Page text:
Ever since the first transistor came into existence, technological progress has witnessed a domino effect, increasing capacity and power over time. What happens as a result is that today’s top-of-the-line technology becomes tomorrow’s outdated recyclables.
Think about the cutting-edge technology that existed Ten years ago and compare it with the one that exists today. From being able to phone a friend to emailing, video calling, sharing movies, songs, gaming, and what not on the same device, we have covered a long way. This brings us to the relevance of Moore’s Law.
Do you know about Moore’s Law?
George Moore’s perception is that the number of transistors on microchips or the computing power of new electronics will double up every two years. It states that while the computational progress will become fast and more efficient over time, we will pay less for it. Although the Law was made years ago, it’s more applicable now than ever before with the arrival of 5G technology.
1G–4G and 5G: A Brief History
What do you call that mini supercomputer that you carry with you all the time? Most people call it a cell phone, but it is much more than that. However, this wasn’t the case with the first cellular communication technology. When cell phones originated and gained popularity in the 1980s, they consisted of 1G technology synonymous with voice only. Moore’s Law didn’t let it stand at that, and the new generation of cellular technology called 2G was born that brought SMS and MMS capabilities into the picture.
This was followed by GPRS and EDGE with limited call/test and data encryption. Faster data transmission, video calls, and mobile internet came into being with the advent of 3G technology. Then came 4G or 4G LTE that allowed us to perform functions we love- HD videos, video conferencing, online gaming, and more. Technology made a forward leap with each new generation. 4G is the standard today, with most cell phones supporting both 3G and 4G technologies. This makes us question: what can be expected with 5G becoming the new standard?
5G and its untapped potential
5G is the massive upscaling of network technology to enable fast data transfer speed, like the blink of an eye, bigger opportunities for connectivity, and high bandwidth. It can be thought of as the ‘secret sauce’ that can implement cloud-connected traffic control, connected cars and other vehicles on the road, perform robotic surgeries and make everything that relies on instantaneous response and data analysis live up to its full potential. From emergency responses to healthcare to next-level gaming to smart energy solutions, the possibilities with 5G deployment are virtually limitless.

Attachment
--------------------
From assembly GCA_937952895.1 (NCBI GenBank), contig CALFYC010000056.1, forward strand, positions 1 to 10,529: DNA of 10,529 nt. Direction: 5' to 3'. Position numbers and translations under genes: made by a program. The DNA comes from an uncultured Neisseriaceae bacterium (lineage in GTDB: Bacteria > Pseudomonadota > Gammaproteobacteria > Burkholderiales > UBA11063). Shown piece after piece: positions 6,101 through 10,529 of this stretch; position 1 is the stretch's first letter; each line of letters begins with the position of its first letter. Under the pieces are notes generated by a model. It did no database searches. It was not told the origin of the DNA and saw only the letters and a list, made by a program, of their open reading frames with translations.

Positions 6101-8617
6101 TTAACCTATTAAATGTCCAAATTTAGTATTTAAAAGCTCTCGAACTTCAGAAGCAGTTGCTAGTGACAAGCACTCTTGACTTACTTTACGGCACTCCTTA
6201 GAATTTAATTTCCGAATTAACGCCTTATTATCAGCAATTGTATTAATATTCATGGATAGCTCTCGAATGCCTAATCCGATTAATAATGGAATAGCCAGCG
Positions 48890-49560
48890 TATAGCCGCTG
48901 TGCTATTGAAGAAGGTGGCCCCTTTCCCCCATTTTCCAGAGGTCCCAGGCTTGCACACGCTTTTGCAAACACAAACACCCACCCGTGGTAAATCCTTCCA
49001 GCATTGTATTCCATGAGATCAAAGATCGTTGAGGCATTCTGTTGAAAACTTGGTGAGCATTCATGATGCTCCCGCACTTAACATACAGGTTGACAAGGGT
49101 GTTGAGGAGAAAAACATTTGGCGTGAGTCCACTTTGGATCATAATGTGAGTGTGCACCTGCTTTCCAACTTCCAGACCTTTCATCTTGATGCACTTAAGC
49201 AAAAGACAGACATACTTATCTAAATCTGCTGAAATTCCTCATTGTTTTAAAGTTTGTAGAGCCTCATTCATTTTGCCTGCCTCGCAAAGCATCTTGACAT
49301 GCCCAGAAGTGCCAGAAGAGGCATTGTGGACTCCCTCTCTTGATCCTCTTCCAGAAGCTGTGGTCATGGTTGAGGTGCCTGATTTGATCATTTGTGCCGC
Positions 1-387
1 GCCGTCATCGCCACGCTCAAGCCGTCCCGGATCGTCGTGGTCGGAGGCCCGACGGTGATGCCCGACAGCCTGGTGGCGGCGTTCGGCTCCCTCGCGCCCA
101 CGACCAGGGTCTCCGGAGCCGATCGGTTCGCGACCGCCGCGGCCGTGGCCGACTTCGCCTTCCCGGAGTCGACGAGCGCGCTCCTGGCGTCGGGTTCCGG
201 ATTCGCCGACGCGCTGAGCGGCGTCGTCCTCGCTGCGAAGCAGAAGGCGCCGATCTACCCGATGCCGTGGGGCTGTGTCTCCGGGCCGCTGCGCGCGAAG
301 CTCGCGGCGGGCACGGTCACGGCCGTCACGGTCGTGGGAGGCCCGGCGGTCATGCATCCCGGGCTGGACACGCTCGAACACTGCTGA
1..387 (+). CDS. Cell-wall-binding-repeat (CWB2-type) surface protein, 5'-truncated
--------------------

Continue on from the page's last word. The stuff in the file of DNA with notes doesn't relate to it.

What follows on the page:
It is much more than just a faster network. It is the establishment of a new global wireless standard for throughput, speed, and bandwidth. It is the bridge to a new and better future.
Imagine waking up to a world where everything is well-connected, right from cars, to gadgets to home electronics and everything else. It is a world with no internet lags. With top optic fibre cable makers such as STL enabling a wireless 5G world, we aren’t far away from such a world. We are at the cusp of an industrial revolution that hinges on 5G technology, where wireless connectivity is extended beyond smartphones to enhanced machine-to-machine connections. 5G in India has created a lot of thrill and is expected to steer the revolution of IoT besides solving the mobile bandwidth woes.
This has led to a misconception that 5G is a competitor to optical fibre. However, the fact remains that 5G innovation will be driven by fibre which is a crucial empowering element for wireless technology like 5G.
What role will optical fibre play in 5G technology?
Small cells or small cellular radios are used by the 5G network for extending mobile network coverage. Numerous small cells need to be deployed at many different locations for building dense 5G networks. Therefore, these cells require a high-speed backhaul. This is where Fibre comes into the picture. Fibre enhances the backhaul capacity of these cells and offers accessibility, density, and flexibility required to support multiple applications required for the future. STL is developing wireless equipment for tapping the opportunity in future 5G deployments.
Fibre is the Backbone
Fibre is the backbone, supporting a robust 5G network. It offers a vigorous infrastructure by enabling a path, running backhaul from the macro site to small cells and rooftop connection points at different locations.
Future-Proof and Secure
Fibre, with its capacity to keep pace with increasing backhaul needs without any distance limitations, is an ideal future-proof solution that will stand the test of time. It is also durable and offers uninterrupted signal, irrespective of electromagnetic fields or temperature which means diminished or no scope of signal loss.
5G is a revolutionary concept that is capable to meet the higher capacity/coverage performance goals and fibre deployment plays a crucial role in building efficient wireless connectivity.